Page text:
All this to ask: If you have any advice on how to forgive while never being able to forget…please pass it along! Waiting with open arms.

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  2. Timber St. James October 6, 2014 / 8:19 am

    While we were paddled incredibly hard (I have no idea how no one outside our house ever heard us screaming and called the police), we didn’t get yelled at that nastily. I’m not sure which abuse has the worst effects. Seems the same to me. My wife was barely spanked at all, but verbally abused daily. For me it was the opposite.

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    • gloraelin October 8, 2014 / 4:35 am

      (I have no idea how no one outside our house ever heard us screaming and called the police)

      And you just hit the nail right on the head… I don’t think I could ever speak to the neighbors from that time period ever again without bitterness, and probably losing it and screaming “why didn’t you ever save me?!”

      Just. Yeah. I had zero faith in the human race for a very long, long time.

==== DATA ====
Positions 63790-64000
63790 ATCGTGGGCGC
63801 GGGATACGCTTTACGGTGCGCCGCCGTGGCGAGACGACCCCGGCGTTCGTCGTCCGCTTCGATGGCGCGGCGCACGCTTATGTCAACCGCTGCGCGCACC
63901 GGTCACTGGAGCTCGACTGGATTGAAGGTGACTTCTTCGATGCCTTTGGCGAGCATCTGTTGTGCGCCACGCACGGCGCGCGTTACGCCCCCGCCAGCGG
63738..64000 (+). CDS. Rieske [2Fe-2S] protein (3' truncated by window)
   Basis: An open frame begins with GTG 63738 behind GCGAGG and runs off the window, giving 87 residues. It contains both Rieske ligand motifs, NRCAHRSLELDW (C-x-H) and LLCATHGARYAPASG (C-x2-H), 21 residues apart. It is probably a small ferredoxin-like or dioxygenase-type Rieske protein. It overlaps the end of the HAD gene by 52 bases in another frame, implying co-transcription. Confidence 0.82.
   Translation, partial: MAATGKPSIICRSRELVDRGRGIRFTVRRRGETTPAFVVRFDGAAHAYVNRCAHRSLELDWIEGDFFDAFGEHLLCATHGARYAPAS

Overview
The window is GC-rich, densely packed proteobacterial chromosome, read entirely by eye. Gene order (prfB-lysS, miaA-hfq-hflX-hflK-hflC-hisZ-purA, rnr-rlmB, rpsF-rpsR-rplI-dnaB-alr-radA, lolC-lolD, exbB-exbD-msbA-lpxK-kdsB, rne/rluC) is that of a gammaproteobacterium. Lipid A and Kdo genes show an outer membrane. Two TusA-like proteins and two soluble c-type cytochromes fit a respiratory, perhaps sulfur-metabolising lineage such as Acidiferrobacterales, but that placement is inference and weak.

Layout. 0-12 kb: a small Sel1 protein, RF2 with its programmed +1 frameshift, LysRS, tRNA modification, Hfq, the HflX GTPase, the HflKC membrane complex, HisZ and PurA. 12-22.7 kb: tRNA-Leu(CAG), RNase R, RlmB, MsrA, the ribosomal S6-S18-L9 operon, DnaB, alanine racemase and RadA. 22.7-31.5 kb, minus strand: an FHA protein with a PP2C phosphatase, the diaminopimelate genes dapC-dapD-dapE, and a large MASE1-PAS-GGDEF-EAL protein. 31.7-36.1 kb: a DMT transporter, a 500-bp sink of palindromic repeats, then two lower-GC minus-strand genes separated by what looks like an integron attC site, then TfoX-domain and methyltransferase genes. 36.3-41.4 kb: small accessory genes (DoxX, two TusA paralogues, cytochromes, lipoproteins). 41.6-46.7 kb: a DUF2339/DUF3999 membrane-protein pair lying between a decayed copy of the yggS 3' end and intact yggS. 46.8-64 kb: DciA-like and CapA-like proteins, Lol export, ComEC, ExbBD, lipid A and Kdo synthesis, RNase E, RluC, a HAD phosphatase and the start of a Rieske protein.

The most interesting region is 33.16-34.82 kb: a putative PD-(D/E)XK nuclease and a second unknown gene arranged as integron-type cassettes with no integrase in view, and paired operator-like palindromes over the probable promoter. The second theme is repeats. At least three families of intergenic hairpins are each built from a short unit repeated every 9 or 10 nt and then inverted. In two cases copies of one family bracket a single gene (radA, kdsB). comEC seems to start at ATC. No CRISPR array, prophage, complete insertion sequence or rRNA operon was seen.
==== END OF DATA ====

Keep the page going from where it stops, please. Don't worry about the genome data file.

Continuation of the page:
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      • Timber St. James October 8, 2014 / 8:11 am

        And you can’t call the police yourself, because the government will split us all up (the kids). So you just watch them get beaten, and you’re the oldest and a boy so you know you’ll get it the worst. You all walk and sit funny for a while.

        I always say I love people but hate humanity.

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  3. Teresa October 6, 2014 / 12:04 pm

    So much of what you said could be applied to my family. So much.

    For me, I was too slow to learn to read. I remember trying to do the lessons from “teach your child to read in 100 lessons” and my mom throwing the book and screaming what stupid idiot I was when I couldn’t get it. All because I wasn’t able to learn to read till I was 7, when my older sister learned when she was 4.
    “I never know when mon would yell at me or throw things” -my childhood in a nutshell. Every so often she’d get fed up with how messy my sisters and my room was, and “help” us clean up. Which generally led to her going berserk and throwing toys at us while screaming about how ungrateful we were.
    People would always say “oh, your mom is so sweet/nice/kind!” But they never saw how she treated us kids.
    And I thought it was normal/right/godly for parents to treat kids this way.

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  4. heidi0523 October 7, 2014 / 12:32 pm

    Thanks for sharing. I am sorry that that happened to you.

    Like